Cell culture

A conditionally immortalized mouse podocyte cell line was cultured as described by Mundel et al. (21).


Equal amounts of protein (25–50 μg), determined by bicinchoninic acid (BCA assay, Pierce), were separated by SDS-PAGE, transferred to a PVDF membrane, blocked (4% BSA in TBS-Tween) and incubated with primary antibodies for 1 h at room temperature. After three washes, membranes were incubated with secondary antibodies conjugated with horseradish peroxidase, and the activity was detected by enhanced chemiluminescence (Immobilon, Millipore). Each experiment was performed at least three times.


Conditionally immortalized mouse podocyte cell lines (previously described) [25] were used for the in vitro analyses. Podocytes were seeded onto uncoated coverslips Marienfeld GmbH, Germany) and incubated with recombinant CASK (rCASK) (20 μg/ml) for 24 h. After washing in PBS, cells were fixed in paraformaldehyde (3%) for 30 min, washed with PBS, and incubated for 15 min in 100 mM NH4Cl in PBS. Cells were permeabilized with 0.05% saponin, incubated for 1 h with primary antibodies (Rabbit Anti-ZO-1 from Zymed Laboratories Inc. Laboratories, South San Francisco, CA) (1: 100 dilution); mouse anti- Synaptopodin (D-9) from Santacruz (sc-515842; 1:50 dilution); mouse anti-mENA from Santacruz (sc-135988, 1:50 dilution); goat anti-Nephrin (N-20) from Santacruz (sc-19000: 1:15 dilution) and mouse anti-Vinculin from Sigma (SAB4200729, 1:100 dilution)washed three times, and incubated with antirabbit and antigoat IgG conjugated with Alexa Fluor 594 or 488 (Invitrogen). Cells were mounted in Mowiol medium, and fluorescence was observed with a Leica DM-RXA23D microscope (Wetzlar, Germany). For tissue staining, frozen kidney sections (4μm) from both groups of mice were processed as described for the cultured cells excepted that no permeabilization was performed.

Crosslinking processes

rCASK (1 mg/ml) (or serum from patients) was added to the podocytes. After incubation (1 h on ice) and washing, crosslinking was achieved by adding DSS according to the manufacturer's protocols (Thermo Scientific Pierce). After extensive washing, the cells were lysed with RIPA buffer for subsequent immunoprecipitation (as described above).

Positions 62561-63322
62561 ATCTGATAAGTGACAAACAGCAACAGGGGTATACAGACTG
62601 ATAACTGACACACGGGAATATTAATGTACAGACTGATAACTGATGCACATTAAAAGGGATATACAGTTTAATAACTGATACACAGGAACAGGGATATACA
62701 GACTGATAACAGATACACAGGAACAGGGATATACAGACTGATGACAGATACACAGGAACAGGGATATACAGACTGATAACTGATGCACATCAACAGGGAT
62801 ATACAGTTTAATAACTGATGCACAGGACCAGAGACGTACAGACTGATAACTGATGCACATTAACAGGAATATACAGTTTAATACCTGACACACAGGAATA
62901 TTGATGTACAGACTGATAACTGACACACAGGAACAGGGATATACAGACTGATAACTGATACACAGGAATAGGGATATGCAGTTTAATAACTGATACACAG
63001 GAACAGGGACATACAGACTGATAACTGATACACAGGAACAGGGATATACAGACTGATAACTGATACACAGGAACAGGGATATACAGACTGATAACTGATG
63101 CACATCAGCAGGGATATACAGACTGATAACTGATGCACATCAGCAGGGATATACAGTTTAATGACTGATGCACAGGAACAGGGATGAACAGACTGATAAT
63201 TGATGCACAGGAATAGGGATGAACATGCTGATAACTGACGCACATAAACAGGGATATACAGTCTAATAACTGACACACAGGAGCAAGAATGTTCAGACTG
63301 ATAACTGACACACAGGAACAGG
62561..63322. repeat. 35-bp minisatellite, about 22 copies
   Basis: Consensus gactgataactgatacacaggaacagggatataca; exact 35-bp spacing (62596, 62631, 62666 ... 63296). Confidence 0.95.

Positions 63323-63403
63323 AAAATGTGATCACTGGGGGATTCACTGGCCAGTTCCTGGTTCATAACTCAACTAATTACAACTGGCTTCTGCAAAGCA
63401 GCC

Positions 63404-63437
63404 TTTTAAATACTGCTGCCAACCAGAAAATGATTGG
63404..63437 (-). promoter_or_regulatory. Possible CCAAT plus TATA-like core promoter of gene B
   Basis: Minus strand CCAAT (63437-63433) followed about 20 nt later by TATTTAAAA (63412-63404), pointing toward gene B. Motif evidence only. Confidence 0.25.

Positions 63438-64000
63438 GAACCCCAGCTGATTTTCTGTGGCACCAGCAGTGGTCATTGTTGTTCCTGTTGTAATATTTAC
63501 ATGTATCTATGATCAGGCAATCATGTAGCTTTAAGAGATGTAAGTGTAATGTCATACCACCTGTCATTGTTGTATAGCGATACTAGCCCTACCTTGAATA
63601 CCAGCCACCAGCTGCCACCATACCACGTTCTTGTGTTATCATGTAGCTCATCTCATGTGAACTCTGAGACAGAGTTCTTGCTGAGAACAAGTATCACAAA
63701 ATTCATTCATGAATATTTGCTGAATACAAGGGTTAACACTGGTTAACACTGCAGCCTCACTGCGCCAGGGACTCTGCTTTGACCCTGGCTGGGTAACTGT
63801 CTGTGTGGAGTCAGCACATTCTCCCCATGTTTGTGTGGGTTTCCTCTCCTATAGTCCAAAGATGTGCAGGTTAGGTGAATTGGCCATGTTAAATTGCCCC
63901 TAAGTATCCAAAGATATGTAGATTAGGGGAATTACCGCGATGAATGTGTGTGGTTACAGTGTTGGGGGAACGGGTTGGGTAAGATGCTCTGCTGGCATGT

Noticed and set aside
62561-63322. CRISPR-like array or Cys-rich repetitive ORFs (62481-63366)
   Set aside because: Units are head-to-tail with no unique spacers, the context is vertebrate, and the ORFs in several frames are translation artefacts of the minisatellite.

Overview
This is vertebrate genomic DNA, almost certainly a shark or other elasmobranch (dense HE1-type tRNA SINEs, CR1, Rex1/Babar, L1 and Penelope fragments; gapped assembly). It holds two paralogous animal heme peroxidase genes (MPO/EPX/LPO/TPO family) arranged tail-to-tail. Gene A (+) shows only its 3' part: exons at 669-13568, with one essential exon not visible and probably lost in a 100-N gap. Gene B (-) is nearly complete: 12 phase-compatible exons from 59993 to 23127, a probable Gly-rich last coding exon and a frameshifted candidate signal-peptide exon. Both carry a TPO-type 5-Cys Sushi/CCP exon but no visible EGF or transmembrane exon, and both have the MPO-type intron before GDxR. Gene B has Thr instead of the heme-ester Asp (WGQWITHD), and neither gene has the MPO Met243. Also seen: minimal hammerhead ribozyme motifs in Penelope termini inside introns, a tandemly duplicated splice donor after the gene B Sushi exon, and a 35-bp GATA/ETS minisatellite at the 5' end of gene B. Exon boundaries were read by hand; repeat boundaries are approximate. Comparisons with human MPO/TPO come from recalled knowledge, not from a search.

Gene silencing

For the CD98 knockdown experiments, we used a pool of three target-specific siRNA oligonucleotides designed to inhibit the expression of CD98. siRNA transfection was performed according to the manufacturer's protocols (Santa Cruz). CD98 gene expression was abrogated with 100 pmol of siRNA oligonucleotides and the expression of CD98 was evaluated 48 h post-transfection.

Cell tracking

Podocytes were seeded (500 cells/well) into standard 24-well plates. To explore the effects of CASK, cells were incubated with complete medium (see above) plus 20 μg/ml of recombinant protein. As controls, cells were incubated in the same medium with the same volume of CASK vehicle (PBS). Wells were imaged every 20 min over a 24-h time period using a Zeiss Axiovert 200M microscope, Zeiss AxioCam Mrm camera (Zeiss) and CO2-controlled chamber. Each movie was viewed, and individual cells were tracked using Axiovision software. Tracking was performed by marking cell centroids for each 20-min time interval. The collected X and Y centroid coordinates were saved as a data file and input into the ImageJ program to plot displacement and cell motility.

Podocyte monolayer permeability